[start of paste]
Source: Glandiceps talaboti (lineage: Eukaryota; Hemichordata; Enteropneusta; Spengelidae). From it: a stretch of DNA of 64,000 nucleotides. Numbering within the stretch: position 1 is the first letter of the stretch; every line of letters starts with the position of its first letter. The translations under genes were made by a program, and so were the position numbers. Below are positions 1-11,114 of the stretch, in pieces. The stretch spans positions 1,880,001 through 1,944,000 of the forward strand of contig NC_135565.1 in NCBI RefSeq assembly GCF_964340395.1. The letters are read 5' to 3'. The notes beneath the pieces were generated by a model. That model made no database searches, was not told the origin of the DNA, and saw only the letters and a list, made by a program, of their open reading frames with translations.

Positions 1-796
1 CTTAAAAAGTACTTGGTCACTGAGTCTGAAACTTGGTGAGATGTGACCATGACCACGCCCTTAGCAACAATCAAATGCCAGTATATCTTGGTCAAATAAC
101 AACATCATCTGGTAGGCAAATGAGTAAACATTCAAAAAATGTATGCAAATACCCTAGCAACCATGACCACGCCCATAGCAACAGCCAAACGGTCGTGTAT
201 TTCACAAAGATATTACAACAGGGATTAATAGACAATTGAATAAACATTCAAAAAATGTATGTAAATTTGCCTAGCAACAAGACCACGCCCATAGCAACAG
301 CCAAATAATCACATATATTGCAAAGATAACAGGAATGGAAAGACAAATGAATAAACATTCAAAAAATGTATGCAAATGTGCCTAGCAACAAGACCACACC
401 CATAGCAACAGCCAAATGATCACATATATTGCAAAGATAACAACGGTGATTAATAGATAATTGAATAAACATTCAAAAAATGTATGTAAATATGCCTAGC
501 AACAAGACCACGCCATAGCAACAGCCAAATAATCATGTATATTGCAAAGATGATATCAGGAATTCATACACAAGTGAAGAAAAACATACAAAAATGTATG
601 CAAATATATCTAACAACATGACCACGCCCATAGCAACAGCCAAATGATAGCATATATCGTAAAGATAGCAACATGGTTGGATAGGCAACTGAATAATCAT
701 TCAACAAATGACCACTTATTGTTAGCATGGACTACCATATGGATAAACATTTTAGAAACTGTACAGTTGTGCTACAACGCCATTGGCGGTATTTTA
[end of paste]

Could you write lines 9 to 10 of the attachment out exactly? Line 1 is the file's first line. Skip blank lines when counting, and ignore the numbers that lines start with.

601 CAAATATATCTAACAACATGACCACGCCCATAGCAACAGCCAAATGATAGCATATATCGTAAAGATAGCAACATGGTTGGATAGGCAACTGAATAATCAT
701 TCAACAAATGACCACTTATTGTTAGCATGGACTACCATATGGATAAACATTTTAGAAACTGTACAGTTGTGCTACAACGCCATTGGCGGTATTTTA